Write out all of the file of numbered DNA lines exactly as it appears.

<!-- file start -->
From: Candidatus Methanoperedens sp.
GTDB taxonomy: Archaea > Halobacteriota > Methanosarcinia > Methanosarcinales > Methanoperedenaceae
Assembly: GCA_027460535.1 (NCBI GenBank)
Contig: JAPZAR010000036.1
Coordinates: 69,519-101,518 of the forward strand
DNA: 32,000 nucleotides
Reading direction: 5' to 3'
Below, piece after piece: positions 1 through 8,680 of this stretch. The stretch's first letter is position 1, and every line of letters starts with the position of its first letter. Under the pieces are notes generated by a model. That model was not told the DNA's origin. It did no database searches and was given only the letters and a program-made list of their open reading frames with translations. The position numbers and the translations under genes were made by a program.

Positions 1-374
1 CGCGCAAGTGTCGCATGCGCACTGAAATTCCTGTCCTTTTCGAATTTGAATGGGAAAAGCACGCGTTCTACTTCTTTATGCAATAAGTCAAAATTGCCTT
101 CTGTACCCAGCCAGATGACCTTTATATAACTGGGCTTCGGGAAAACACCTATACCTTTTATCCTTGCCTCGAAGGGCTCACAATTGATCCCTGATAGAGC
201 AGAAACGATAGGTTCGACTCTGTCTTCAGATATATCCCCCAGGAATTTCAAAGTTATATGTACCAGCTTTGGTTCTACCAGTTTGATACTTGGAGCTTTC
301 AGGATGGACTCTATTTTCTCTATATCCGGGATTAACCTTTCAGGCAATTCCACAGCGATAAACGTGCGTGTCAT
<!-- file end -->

From: Candidatus Methanoperedens sp.
GTDB taxonomy: Archaea > Halobacteriota > Methanosarcinia > Methanosarcinales > Methanoperedenaceae
Assembly: GCA_027460535.1 (NCBI GenBank)
Contig: JAPZAR010000036.1
Coordinates: 69,519-101,518 of the forward strand
DNA: 32,000 nucleotides
Reading direction: 5' to 3'
Below, piece after piece: positions 1 through 8,680 of this stretch. The stretch's first letter is position 1, and every line of letters starts with the position of its first letter. Under the pieces are notes generated by a model. That model was not told the DNA's origin. It did no database searches and was given only the letters and a program-made list of their open reading frames with translations. The position numbers and the translations under genes were made by a program.

Positions 1-374
1 CGCGCAAGTGTCGCATGCGCACTGAAATTCCTGTCCTTTTCGAATTTGAATGGGAAAAGCACGCGTTCTACTTCTTTATGCAATAAGTCAAAATTGCCTT
101 CTGTACCCAGCCAGATGACCTTTATATAACTGGGCTTCGGGAAAACACCTATACCTTTTATCCTTGCCTCGAAGGGCTCACAATTGATCCCTGATAGAGC
201 AGAAACGATAGGTTCGACTCTGTCTTCAGATATATCCCCCAGGAATTTCAAAGTTATATGTACCAGCTTTGGTTCTACCAGTTTGATACTTGGAGCTTTC
301 AGGATGGACTCTATTTTCTCTATATCCGGGATTAACCTTTCAGGCAATTCCACAGCGATAAACGTGCGTGTCAT